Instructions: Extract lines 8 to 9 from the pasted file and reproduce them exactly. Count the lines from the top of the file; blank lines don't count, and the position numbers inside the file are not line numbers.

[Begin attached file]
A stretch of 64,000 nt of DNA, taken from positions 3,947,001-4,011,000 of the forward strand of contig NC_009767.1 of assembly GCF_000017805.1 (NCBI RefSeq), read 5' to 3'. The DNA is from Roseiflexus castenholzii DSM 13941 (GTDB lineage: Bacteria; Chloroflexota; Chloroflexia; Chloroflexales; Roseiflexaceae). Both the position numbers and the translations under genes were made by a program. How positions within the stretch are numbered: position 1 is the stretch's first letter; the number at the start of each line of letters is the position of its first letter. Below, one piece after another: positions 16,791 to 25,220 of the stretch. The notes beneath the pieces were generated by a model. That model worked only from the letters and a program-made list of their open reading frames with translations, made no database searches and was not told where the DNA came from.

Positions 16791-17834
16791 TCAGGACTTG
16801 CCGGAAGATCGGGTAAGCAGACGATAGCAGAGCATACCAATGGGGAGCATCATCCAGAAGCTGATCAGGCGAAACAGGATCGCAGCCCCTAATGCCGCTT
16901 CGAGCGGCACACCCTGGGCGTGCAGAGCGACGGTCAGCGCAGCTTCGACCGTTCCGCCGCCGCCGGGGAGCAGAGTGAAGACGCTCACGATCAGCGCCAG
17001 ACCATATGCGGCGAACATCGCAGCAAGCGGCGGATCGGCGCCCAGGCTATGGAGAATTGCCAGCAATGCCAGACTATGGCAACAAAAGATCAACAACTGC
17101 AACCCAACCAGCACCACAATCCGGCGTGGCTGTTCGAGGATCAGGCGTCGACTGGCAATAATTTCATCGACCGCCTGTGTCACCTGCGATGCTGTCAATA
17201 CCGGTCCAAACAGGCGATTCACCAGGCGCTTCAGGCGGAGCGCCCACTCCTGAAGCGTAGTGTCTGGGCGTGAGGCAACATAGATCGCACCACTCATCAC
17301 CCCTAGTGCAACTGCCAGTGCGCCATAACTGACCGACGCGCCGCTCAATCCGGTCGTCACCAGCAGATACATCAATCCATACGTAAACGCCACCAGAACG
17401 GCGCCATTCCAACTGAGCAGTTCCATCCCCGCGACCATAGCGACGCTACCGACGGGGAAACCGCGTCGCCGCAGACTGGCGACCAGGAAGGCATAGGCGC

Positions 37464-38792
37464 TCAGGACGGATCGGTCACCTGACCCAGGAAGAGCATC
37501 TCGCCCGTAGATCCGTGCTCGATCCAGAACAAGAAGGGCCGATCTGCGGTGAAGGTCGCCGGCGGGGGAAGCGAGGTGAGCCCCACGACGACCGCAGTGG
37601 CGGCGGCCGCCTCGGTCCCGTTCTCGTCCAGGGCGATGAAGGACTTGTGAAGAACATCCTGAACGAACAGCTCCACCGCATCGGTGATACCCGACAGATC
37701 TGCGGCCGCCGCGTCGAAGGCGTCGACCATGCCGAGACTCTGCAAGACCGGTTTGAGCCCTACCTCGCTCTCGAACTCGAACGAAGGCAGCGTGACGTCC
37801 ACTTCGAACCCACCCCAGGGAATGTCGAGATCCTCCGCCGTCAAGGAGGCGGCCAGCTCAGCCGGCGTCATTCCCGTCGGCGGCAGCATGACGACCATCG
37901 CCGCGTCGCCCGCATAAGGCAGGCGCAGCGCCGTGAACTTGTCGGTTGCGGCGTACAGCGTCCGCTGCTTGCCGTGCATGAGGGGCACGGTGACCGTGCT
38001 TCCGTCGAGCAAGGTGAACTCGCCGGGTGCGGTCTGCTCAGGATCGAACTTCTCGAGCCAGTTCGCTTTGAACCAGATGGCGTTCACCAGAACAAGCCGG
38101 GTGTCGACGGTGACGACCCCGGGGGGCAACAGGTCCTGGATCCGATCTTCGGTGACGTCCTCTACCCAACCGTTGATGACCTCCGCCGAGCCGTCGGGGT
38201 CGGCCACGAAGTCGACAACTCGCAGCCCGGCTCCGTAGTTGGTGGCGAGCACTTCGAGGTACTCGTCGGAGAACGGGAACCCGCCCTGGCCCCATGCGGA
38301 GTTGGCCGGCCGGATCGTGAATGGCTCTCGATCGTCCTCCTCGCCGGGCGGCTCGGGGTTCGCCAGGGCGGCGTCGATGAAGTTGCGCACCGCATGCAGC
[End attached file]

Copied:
17201 CCGGTCCAAACAGGCGATTCACCAGGCGCTTCAGGCGGAGCGCCCACTCCTGAAGCGTAGTGTCTGGGCGTGAGGCAACATAGATCGCACCACTCATCAC
17301 CCCTAGTGCAACTGCCAGTGCGCCATAACTGACCGACGCGCCGCTCAATCCGGTCGTCACCAGCAGATACATCAATCCATACGTAAACGCCACCAGAACG